AbstractCOVID‐19, which was first identified in 2019 in Wuhan, China, is a respiratory illness caused by a virus called severe acute respiratory syndrome coronavirus 2 (SARS‐CoV‐2). Although some patients infected with COVID‐19 can remain asymptomatic, most experience a range of symptoms that can be mild to severe. Common symptoms include fever, cough, shortness of breath, fatigue, loss of taste or smell and muscle aches. In severe cases, complications can arise including pneumonia, acute respiratory distress syndrome, organ failure and even death, particularly in older adults or individuals with underlying health conditions. Treatments for COVID‐19 include remdesivir, which has been authorised for emergency use in some countries, and dexamethasone, a corticosteroid used to reduce inflammation in severe cases. Biological drugs including monoclonal antibodies, such as casirivimab and imdevimab, have also been authorised for emergency use in certain situations. While these treatments have improved the outcome for many patients, there is still an urgent need for new treatments. Medicinal plants have long served as a valuable source of new drug leads and may serve as a valuable resource in the development of COVID‐19 treatments due to their broad‐spectrum antiviral activity. To date, various medicinal plant extracts have been studied for their cellular and molecular interactions, with some demonstrating anti‐SARS‐CoV‐2 activity in vitro. This review explores the evaluation and potential therapeutic applications of these plants against SARS‐CoV‐2. This review summarises the latest evidence on the activity of different plant extracts and their isolated bioactive compounds against SARS‐CoV‐2, with a focus on the application of plant‐derived compounds in animal models and in human studies.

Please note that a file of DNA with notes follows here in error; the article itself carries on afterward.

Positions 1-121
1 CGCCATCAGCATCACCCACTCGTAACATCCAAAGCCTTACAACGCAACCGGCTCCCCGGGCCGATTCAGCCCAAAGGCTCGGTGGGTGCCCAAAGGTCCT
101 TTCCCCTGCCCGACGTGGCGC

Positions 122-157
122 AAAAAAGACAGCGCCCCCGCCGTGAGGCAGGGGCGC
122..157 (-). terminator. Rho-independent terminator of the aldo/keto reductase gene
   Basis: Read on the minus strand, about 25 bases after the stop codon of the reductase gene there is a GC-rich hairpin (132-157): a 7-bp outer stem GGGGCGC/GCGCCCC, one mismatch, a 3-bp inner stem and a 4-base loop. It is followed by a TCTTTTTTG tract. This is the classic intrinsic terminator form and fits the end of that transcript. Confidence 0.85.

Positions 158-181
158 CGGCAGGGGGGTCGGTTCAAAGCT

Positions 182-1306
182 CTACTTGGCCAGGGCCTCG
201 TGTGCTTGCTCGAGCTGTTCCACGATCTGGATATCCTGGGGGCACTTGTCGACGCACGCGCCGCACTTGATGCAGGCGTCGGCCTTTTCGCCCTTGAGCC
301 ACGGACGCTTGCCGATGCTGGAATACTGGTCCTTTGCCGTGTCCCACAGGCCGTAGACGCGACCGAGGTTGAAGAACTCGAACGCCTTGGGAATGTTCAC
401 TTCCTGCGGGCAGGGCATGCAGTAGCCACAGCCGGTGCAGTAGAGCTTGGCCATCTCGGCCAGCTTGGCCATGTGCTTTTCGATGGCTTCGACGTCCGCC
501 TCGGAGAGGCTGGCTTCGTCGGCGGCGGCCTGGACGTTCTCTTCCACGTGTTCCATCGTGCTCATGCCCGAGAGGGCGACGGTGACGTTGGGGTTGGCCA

Fauquet et al., Microfluidic Diffusion Sizing Applied to the Study of Natural Products and Extracts That Modulate the SARS-CoV-2 Spike RBD/ACE2 Interaction, Molecules, doi:10.3390/molecules28248072